A judge in Washington State has been reprimanded by the state's Judicial Conduct Commission for publicly stating that he would not officiate at a same-sex wedding. Washington residents legalized homosexual marriage via a state referendum late last year. Shortly before the vote Thurston County Superior Court Judge Gary Tabor told colleagues that he was uncomfortable with the idea of officiating at same-sex partnering ceremonies and asked if other judges would perform them in his place, according to SeattlePI.com. “His comments were leaked to the press,” the news site reported, “and Tabor reiterated his position in interviews, saying it was a personal religious objection and not an official stance of the court.”
While judges in the state aren't required to officiate at weddings, the State Judicial Commission admonished Tabor that, because he had a record of officiating at traditional weddings, Washington's anti-discrimination laws forbade him from refusing to officiate at homosexual pairings. The admonishment, which was issued October 4, was meant as a warning to Tabor that if he continued to perform only traditional weddings, he could be charged with discriminating on the basis of sexual orientation.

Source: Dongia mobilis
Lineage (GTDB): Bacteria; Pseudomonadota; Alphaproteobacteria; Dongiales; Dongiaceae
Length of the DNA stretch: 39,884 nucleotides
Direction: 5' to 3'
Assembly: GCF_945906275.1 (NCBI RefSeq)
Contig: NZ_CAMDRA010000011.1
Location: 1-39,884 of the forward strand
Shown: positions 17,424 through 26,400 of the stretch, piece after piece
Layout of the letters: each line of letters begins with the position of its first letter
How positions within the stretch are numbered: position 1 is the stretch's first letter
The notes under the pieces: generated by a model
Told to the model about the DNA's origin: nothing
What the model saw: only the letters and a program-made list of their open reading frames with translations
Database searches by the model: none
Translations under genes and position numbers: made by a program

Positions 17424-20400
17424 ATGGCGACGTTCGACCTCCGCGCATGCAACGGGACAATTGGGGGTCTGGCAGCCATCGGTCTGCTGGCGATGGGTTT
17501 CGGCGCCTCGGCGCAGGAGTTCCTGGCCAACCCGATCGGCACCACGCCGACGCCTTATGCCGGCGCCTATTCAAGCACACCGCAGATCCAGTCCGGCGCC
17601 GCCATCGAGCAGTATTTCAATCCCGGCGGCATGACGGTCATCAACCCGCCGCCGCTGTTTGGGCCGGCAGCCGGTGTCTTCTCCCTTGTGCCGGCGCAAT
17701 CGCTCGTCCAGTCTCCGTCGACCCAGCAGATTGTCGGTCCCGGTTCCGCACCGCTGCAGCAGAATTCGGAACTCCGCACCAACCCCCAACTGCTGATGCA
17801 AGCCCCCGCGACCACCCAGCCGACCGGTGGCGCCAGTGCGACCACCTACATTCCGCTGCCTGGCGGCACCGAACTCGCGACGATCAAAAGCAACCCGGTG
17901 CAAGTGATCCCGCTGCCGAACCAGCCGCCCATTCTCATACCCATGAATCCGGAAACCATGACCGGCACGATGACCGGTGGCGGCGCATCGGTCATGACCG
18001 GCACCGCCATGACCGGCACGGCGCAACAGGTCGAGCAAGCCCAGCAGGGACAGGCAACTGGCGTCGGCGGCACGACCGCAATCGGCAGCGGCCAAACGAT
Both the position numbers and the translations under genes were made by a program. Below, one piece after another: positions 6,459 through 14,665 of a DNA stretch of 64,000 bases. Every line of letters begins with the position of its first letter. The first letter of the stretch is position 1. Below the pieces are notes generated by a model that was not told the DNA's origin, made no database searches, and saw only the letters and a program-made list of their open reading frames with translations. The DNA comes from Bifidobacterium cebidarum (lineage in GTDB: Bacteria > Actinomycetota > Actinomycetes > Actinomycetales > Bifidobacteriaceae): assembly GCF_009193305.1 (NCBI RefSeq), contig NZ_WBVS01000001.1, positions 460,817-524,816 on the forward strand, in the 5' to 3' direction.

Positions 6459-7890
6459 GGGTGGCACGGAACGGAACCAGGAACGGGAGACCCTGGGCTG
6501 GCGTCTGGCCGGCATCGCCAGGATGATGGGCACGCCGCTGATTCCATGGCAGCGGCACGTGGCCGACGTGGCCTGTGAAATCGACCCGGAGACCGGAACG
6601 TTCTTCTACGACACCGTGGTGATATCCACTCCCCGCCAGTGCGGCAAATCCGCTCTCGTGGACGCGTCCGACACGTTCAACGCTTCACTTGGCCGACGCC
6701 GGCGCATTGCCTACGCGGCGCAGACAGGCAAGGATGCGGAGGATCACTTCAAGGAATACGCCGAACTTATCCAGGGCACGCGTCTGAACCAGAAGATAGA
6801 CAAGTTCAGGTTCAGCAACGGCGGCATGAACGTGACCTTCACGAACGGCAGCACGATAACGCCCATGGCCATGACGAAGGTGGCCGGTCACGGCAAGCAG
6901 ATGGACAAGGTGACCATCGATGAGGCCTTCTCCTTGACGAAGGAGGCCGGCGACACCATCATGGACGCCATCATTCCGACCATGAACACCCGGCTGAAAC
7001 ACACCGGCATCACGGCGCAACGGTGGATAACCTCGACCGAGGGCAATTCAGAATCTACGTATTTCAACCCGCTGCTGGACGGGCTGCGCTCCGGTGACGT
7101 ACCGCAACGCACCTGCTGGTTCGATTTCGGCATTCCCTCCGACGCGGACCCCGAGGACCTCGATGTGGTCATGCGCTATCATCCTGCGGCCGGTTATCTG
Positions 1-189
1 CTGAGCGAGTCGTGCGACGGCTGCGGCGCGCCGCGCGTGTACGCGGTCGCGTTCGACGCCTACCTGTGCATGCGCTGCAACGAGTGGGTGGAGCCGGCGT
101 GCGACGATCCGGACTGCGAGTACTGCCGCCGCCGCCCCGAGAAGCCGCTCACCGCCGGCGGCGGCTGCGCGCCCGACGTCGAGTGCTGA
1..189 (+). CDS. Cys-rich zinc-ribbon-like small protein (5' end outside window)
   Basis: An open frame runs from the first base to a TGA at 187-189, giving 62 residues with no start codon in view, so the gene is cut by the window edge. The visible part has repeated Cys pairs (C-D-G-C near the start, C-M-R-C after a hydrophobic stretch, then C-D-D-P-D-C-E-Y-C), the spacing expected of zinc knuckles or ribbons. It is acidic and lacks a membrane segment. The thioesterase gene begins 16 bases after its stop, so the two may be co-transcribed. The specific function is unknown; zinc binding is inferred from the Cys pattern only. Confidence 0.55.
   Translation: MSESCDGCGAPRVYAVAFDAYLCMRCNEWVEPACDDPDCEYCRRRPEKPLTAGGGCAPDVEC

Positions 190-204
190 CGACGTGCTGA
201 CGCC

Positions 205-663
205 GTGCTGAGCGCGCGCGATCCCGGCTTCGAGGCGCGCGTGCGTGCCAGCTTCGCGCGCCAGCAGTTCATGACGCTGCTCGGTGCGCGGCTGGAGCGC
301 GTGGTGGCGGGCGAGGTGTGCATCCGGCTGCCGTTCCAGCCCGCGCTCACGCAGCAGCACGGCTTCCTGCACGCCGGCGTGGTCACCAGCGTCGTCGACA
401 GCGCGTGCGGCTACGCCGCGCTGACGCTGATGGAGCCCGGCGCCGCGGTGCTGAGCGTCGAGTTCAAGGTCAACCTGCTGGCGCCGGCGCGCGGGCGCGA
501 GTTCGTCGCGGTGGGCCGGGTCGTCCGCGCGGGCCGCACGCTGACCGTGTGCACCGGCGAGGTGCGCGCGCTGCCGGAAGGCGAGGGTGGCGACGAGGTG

World magazine reported that after realizing that he did not have the personal freedom to decide whom he would marry, Tabor said he would would stop performing marriages altogether, to avoid the accusation of bias. But the Judicial Conduct Commission got the jump on him and filed an anti-discrimination complaint against him, forcing the judge to sign a formal admonishment in which he conceded that his actions “appeared to express a discriminatory intent against a statutorily protected class of people, thereby undermining public confidence in his impartiality.”
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